Wall Street finishes mixed as tech slump offsets other gains

Tech shares tumbled anew on Monday, sending the Nasdaq composite index down 11% from its all-time high, as investors fled high-valuation stocks for companies whose fortunes are closely tied to the economic cycle.

The benchmark for megacap tech dropped 2.4% and is now at the lowest since November.

The S&P 500 ended lower after rising as much as 1% as tech shares in the gauge dropped 2.5%. Financial firms and materials producers kept losses from being worse. The Dow Jones industrial average hit an all-time high before settling for a 1% gain, buoyed by rallies in banks and Walt Disney Co. Tesla Inc. pushed its five-day rout past 20%. Blank-check companies backed by Chamath Palihapitiya tumbled.

Because of their huge size, the drops in Apple, Google’s parent company, and other major technology stocks pulled the S&P 500 to a loss of 0.5% Monday even though more stocks rose than fell in the index.

Technology companies have been sliding in recent weeks as investors start to doubt whether the huge gains they made during the pandemic months can continue. Treasury yields rose again.

The S&P 500 fell 20.59 points, or 0.5%, to 3,821. The Dow Jones industrial average rose 306.14 points, or 1%, to 31,802.44. The Nasdaq fell 310.99 points, or 2.4%, to 12,609.16. And the Russell 2000 index of smaller companies rose 10.77 points, or 0.5% to 2,202.98.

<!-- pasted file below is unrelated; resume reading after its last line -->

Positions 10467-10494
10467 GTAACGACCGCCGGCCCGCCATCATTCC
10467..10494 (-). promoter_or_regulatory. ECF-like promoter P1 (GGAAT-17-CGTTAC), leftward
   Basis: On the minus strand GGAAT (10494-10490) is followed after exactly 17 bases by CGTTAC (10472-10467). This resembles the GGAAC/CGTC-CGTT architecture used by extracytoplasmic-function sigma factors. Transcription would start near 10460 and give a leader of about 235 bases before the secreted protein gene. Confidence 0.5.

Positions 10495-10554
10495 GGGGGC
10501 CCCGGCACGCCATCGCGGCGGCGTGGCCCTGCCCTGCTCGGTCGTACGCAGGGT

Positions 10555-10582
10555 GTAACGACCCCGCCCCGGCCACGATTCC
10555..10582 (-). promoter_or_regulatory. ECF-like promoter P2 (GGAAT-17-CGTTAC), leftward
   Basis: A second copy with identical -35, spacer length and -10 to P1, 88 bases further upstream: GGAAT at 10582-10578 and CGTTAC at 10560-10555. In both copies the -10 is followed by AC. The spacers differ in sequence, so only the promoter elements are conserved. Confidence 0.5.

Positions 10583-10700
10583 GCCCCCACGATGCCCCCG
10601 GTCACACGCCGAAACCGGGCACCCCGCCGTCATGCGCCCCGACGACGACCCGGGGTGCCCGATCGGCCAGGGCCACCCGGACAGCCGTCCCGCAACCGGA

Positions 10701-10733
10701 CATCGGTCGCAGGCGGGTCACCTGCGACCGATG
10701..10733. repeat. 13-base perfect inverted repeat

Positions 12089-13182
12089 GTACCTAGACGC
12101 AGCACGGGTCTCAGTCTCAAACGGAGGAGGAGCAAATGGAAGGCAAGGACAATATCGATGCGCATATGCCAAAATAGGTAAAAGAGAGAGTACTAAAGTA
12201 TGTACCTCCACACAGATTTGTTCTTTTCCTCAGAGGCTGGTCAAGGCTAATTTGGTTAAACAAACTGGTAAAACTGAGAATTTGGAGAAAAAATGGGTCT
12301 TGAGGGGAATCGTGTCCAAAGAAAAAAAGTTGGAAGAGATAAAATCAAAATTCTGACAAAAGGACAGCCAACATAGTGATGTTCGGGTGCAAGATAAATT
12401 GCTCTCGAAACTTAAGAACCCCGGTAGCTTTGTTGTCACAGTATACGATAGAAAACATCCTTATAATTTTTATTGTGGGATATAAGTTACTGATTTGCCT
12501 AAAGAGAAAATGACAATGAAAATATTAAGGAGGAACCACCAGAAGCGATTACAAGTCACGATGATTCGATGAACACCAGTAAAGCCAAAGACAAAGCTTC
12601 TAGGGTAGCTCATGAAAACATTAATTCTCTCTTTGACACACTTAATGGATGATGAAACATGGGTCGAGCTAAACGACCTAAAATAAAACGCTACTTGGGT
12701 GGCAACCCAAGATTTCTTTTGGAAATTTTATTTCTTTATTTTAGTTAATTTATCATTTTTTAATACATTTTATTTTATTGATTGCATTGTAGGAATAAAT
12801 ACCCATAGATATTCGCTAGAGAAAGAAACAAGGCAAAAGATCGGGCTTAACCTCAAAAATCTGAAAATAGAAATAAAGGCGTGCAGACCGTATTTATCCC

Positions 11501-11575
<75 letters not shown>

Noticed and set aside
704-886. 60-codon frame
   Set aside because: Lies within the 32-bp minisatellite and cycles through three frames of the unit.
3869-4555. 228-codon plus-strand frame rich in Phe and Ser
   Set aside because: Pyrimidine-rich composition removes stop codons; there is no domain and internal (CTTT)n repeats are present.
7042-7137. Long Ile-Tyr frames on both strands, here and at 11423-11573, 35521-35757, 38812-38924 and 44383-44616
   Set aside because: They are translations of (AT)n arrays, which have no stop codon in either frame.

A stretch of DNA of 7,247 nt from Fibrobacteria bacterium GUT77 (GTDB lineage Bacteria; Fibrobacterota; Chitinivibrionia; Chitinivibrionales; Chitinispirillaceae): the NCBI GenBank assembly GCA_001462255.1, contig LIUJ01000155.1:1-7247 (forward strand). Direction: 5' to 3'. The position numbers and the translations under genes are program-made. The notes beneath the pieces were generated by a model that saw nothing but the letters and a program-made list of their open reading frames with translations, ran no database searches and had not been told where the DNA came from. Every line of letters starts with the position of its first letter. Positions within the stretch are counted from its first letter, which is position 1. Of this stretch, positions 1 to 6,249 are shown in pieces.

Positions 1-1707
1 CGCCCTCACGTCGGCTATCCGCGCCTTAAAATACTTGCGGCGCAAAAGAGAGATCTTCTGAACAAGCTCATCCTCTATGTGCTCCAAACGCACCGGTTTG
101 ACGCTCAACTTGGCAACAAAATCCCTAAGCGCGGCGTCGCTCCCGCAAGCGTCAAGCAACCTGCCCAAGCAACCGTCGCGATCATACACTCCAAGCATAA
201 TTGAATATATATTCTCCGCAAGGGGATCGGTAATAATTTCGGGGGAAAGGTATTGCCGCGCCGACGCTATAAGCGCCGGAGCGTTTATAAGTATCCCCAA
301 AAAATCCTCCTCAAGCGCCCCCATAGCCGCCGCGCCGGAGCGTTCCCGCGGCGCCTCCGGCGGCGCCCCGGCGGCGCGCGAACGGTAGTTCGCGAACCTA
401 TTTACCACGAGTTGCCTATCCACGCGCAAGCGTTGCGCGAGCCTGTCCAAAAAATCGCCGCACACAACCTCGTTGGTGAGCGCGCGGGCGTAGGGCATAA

The 10-year Treasury rate jumped toward 1.6%, while the dollar strengthened. Brent crude briefly traded near $70 a barrel before pulling back. Gold slumped and Bitcoin traded above $51,000.

Investors embraced the prospect for a surge in global economic growth as vaccine distribution improves and the U.S. heads toward passing a $1.9 trillion spending bill. The risks associated with rising Treasury yields remain an overhang amid fears that government aid programs could overheat economic growth.

“You will see a lot of volatility in markets,” Kim Stafford, Asia Pacific head at Pacific Investment Management Co., said on Bloomberg Television. “We believe that confidence is improving, especially with vaccines coming online, so we will see an uptick in growth globally. There are a lot of reasons to be confident in the market, but a lot of this is also priced in.”

There are also questions about whether equity valuations have become excessive, especially in speculative tech shares. The Nasdaq has fallen about 8% since early February.

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